[Date Prev][Date Next]   [Thread Prev][Thread Next]   [Thread Index] [Date Index] [Author Index]

Re: Minimum and recommended system requirements for Fedora

On Fri, Mar 29, 2013 at 10:38:21PM -0600, Pete Travis wrote:
> On Fri, Mar 29, 2013 at 8:03 PM, John Reiser <jreiser bitwagon com> wrote:
> > On 03/29/2013, Pete Travis wrote:
> >
> >> I've been trying to figure out the minimum system requirements for Fedora -
> >> basic stuff like CPU, memory, storage - and I don't know where to look.  As I
> >> understand it, anaconda can require more memory than the final running system,
> >> so I thought I'd start here ( I did notice this improved a lot with the last
> >> release, nice work!)
> >>
> >> Anything you can do to answer the question or point me in the right direction,
> >> would be a big help.  I made a half-hearted effort to find a source for it when
> >> preparing the Release Notes for F18, had no success, and so shipped release
> >> notes without the information. I'd rather not do that again, and I'm not
> >> comfortable coming up with the figures independently.
> >
> > Um, you're being more than a little lazy.
> >
> > I hold the modern record (Fedora 17 and later) of successful install in 383MB RAM
> > (using the default Anaconda graphical install of the default graphical desktop)
> > on both i686 and x86_64.  See my post "successful install using 383MB RAM"
> > to this mailing list on 05/15/2012 and the ensuing thread, and a separate
> > thread of 09/29/2012.  On my ancient laptop 383MB is the total RAM,
> > but you can set the limit arbitrarily for any machine by using " mem=NNNm "
> > on the kernel boot command line.
> >
> > Besides, it isn't that hard to try it yourself.  Use a USB2.0 flash memory device,
> > HAVE A SWAP PARTITION, and it will take significantly less than two hours.  And if
> > you install from a Fedora Live media "spin" instead of from DVD, then it takes
> > even less time.
> >
> > --
> >
> Hey John,
> If the only way to come up with the official figures is for me to test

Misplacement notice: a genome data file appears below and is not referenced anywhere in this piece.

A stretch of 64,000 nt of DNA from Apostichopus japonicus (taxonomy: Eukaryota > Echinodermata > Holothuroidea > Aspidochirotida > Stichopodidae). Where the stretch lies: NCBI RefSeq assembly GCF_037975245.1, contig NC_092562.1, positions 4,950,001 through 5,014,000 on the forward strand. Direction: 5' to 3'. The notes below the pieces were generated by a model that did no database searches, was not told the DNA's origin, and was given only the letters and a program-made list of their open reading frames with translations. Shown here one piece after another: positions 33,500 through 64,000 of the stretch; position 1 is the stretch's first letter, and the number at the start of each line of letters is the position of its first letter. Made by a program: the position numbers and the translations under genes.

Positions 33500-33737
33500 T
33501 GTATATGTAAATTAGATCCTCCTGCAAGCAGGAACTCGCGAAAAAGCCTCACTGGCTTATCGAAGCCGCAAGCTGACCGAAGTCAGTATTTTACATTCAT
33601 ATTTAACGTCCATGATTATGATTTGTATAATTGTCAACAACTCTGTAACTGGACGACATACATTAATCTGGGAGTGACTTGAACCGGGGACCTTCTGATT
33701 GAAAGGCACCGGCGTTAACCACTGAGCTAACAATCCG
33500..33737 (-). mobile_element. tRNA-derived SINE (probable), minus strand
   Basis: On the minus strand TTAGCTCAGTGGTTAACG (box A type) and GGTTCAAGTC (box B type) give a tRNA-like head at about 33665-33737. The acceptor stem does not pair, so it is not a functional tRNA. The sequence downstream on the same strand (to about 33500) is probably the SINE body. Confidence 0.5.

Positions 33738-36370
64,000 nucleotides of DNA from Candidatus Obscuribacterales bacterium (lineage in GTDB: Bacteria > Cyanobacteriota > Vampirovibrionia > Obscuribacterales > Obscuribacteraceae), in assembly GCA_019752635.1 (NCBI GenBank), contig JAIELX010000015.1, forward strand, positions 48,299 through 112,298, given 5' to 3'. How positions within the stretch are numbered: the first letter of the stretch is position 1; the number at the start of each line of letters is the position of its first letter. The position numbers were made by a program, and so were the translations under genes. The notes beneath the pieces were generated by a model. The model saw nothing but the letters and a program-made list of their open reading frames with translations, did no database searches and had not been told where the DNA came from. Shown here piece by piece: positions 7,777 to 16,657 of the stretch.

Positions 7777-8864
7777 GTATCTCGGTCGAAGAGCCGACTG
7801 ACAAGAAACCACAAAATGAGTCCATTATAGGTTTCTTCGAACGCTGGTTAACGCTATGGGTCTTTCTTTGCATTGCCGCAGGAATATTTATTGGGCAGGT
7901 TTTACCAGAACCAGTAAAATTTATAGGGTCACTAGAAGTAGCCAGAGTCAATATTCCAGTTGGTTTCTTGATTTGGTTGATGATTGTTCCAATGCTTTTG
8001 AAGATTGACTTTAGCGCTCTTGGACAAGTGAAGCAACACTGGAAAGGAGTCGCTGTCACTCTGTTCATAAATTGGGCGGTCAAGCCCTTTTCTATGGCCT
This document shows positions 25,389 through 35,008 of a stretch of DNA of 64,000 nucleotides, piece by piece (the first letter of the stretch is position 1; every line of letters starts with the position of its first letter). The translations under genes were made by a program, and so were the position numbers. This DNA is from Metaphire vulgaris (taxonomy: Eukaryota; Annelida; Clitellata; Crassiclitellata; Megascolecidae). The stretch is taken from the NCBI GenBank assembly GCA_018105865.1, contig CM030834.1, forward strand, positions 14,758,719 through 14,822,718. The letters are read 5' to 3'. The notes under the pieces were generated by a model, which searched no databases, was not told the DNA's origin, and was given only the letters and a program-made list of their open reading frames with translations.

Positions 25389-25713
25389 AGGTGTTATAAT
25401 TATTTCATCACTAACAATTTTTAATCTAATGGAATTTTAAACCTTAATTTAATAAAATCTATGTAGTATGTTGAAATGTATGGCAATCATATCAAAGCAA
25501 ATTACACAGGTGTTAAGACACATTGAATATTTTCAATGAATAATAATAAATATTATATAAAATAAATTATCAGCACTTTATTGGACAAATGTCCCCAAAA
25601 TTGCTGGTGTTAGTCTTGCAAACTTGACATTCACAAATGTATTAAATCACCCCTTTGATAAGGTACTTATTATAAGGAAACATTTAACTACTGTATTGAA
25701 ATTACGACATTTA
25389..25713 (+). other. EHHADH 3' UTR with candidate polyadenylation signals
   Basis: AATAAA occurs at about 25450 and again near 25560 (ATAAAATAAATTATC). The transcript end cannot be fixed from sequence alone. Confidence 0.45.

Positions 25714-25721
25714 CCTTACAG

> installations myself, so be it. I have access to enough old hardware
> to come up with reasonable results, and spinning up kickstarted
> installations that would iterate through reducing values of "mem=NNNm"
> would probably give results in short order.
> I do recall reading the postings you mention, but I'm reluctant to
> recommend that kind of deployment to our users. I am making a
> distinction between minimal and recommended requirements, and while
> the former would be relatively easy to figure out, the recommended
> figure is more subjective.
> If I have to come up with the numbers myself, I'll probably skip all
> that and simply recommend, say, a dual core >1GHz CPU with at least
> 1.5GB of ram and 20GB of available disk space; that seems like a
> reasonable baseline.  I don't want to set an expectation of support
> without input from the developers of the product that I'm documenting,
> so I'm writing here for guidance.
> --Pete

There really should be no expectation of official support for Fedora.  While
anyone is free to file bugs and updates are released, there is no SLA for

You get out of Fedora what you put in to it.

Regarding hardware requirements, since installation is I/O bound, more RAM
is better.  If the kernel fails to boot on your system, consider your CPU
unsupported.  The release notes (docs.fedoraproject.org) list minimum RAM
requirements for installation.  These numbers are the outcome of periodic
tests to determine what actually works in most use cases.

For me personally, I would not want to have less than 2G of RAM in a system
that I plan on using.

David Cantrell <dcantrell redhat com>
Manager, Installer Engineering Team
Red Hat, Inc. | Westford, MA | EST5EDT

[Date Prev][Date Next]   [Thread Prev][Thread Next]   [Thread Index] [Date Index] [Author Index]